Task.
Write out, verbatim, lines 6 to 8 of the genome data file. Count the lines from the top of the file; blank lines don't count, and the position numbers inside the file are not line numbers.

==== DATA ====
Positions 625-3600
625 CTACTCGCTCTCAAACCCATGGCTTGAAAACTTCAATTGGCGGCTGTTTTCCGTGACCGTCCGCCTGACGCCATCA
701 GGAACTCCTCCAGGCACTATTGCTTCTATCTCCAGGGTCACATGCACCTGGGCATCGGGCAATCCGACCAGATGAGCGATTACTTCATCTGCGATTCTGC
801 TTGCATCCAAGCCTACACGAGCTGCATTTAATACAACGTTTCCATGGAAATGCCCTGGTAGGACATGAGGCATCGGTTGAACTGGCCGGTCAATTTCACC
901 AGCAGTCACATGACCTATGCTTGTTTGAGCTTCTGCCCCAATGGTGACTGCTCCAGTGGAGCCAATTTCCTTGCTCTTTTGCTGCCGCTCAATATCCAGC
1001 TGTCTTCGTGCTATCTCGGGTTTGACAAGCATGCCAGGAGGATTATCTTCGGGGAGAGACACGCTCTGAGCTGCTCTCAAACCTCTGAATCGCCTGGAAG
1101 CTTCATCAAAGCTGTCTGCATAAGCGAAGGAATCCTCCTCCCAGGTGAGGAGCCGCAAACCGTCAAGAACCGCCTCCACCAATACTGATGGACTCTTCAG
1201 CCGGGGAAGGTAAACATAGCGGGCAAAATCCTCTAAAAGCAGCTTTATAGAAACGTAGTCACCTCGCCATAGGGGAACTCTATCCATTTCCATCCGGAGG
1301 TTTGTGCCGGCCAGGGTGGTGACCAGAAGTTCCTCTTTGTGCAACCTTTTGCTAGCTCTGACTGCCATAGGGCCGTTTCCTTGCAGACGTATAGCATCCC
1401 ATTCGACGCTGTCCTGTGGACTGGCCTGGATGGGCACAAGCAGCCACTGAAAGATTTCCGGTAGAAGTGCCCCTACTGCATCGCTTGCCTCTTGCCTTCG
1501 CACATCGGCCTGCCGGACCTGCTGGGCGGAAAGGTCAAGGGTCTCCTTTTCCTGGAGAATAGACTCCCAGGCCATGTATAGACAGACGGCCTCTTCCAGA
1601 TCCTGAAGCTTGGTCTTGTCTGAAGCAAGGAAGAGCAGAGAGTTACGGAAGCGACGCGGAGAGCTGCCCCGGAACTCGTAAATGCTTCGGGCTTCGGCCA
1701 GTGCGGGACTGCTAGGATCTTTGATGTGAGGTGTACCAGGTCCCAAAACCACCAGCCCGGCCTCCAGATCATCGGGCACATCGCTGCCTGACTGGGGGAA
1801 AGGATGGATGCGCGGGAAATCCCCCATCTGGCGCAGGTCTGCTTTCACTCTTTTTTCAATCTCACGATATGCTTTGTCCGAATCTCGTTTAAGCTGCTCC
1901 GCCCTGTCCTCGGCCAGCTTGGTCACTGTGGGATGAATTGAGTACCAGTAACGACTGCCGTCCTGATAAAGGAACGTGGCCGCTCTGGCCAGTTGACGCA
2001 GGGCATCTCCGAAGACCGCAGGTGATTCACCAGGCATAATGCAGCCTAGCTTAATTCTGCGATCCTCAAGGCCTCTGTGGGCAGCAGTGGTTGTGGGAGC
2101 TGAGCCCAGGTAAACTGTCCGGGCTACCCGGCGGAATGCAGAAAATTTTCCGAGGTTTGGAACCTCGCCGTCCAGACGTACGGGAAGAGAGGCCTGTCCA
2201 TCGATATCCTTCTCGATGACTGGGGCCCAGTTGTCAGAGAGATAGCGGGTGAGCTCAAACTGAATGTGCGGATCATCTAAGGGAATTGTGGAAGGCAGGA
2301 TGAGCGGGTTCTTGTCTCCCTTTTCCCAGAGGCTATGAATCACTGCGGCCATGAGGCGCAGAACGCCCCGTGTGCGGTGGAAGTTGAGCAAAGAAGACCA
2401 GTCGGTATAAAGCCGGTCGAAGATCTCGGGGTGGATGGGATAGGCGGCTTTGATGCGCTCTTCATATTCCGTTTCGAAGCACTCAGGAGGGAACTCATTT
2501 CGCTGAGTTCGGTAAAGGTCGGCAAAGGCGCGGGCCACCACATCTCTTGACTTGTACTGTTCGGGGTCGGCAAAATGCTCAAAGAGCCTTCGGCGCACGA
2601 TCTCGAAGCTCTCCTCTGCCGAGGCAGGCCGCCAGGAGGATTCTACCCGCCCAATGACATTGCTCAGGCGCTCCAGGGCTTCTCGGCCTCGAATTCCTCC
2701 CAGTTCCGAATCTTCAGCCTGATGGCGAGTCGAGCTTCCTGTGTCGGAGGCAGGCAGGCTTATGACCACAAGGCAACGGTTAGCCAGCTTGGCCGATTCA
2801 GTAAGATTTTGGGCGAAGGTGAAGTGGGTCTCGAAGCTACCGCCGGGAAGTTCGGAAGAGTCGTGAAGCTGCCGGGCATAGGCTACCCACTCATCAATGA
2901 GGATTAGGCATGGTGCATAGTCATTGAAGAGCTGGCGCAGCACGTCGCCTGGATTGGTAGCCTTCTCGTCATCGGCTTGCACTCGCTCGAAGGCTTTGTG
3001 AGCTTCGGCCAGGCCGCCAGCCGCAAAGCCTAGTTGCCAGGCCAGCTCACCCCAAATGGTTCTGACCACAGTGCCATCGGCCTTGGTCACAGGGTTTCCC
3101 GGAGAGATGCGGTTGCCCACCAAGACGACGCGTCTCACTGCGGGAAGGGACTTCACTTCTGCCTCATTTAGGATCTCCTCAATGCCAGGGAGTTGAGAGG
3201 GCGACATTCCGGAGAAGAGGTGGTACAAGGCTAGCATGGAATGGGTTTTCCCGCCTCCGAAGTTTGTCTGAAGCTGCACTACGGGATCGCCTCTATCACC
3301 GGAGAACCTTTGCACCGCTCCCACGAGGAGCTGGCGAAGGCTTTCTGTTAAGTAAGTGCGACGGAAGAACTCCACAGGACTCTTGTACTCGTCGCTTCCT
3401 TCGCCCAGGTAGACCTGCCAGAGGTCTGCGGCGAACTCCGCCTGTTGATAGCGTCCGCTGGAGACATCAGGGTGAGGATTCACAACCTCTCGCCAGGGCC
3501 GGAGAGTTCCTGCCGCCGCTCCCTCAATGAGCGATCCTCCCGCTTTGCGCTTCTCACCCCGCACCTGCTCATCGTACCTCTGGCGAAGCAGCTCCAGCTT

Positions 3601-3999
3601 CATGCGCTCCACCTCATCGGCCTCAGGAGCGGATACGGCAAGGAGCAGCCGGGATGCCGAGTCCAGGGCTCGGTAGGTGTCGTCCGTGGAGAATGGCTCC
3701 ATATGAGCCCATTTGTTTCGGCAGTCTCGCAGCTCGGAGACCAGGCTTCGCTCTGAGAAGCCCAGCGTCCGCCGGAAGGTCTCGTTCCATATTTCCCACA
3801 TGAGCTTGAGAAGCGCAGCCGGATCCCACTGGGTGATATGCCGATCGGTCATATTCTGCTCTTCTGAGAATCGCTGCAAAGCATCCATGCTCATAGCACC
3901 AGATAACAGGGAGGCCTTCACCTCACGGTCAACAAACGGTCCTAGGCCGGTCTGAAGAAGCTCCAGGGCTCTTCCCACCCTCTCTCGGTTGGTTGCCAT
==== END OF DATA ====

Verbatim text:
1001 TGTCTTCGTGCTATCTCGGGTTTGACAAGCATGCCAGGAGGATTATCTTCGGGGAGAGACACGCTCTGAGCTGCTCTCAAACCTCTGAATCGCCTGGAAG
1101 CTTCATCAAAGCTGTCTGCATAAGCGAAGGAATCCTCCTCCCAGGTGAGGAGCCGCAAACCGTCAAGAACCGCCTCCACCAATACTGATGGACTCTTCAG
1201 CCGGGGAAGGTAAACATAGCGGGCAAAATCCTCTAAAAGCAGCTTTATAGAAACGTAGTCACCTCGCCATAGGGGAACTCTATCCATTTCCATCCGGAGG